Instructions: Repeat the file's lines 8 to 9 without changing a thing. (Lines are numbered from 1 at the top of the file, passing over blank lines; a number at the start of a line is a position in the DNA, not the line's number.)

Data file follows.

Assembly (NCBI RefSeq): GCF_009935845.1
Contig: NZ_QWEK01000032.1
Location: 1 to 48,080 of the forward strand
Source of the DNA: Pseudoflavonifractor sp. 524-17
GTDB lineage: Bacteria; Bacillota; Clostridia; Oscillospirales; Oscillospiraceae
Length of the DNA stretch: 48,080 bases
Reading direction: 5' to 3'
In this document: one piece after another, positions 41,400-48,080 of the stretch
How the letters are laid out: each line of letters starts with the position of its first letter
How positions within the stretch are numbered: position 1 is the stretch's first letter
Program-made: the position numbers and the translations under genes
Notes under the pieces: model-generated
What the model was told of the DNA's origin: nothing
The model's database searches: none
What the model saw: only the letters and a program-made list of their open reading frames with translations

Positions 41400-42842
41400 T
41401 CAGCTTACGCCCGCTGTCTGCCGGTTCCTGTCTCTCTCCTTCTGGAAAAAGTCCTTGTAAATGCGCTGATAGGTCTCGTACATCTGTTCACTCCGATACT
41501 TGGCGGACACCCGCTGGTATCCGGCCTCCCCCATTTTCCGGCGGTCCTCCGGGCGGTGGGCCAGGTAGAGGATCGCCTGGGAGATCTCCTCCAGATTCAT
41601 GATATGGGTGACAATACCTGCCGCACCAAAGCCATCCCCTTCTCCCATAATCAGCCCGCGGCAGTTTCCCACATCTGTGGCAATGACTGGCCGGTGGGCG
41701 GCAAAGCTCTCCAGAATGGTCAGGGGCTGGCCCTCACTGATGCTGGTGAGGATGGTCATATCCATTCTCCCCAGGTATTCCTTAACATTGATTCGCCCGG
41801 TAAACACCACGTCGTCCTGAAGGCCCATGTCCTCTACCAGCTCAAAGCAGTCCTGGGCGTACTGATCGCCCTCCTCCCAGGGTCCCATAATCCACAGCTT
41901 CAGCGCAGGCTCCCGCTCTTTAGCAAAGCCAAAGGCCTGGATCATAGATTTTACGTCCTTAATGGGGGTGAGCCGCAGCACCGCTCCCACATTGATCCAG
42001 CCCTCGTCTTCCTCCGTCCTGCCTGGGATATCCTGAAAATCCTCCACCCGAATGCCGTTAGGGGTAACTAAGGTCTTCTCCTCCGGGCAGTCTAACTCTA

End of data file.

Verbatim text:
In this document: one piece after another, positions 41,400-48,080 of the stretch
How the letters are laid out: each line of letters starts with the position of its first letter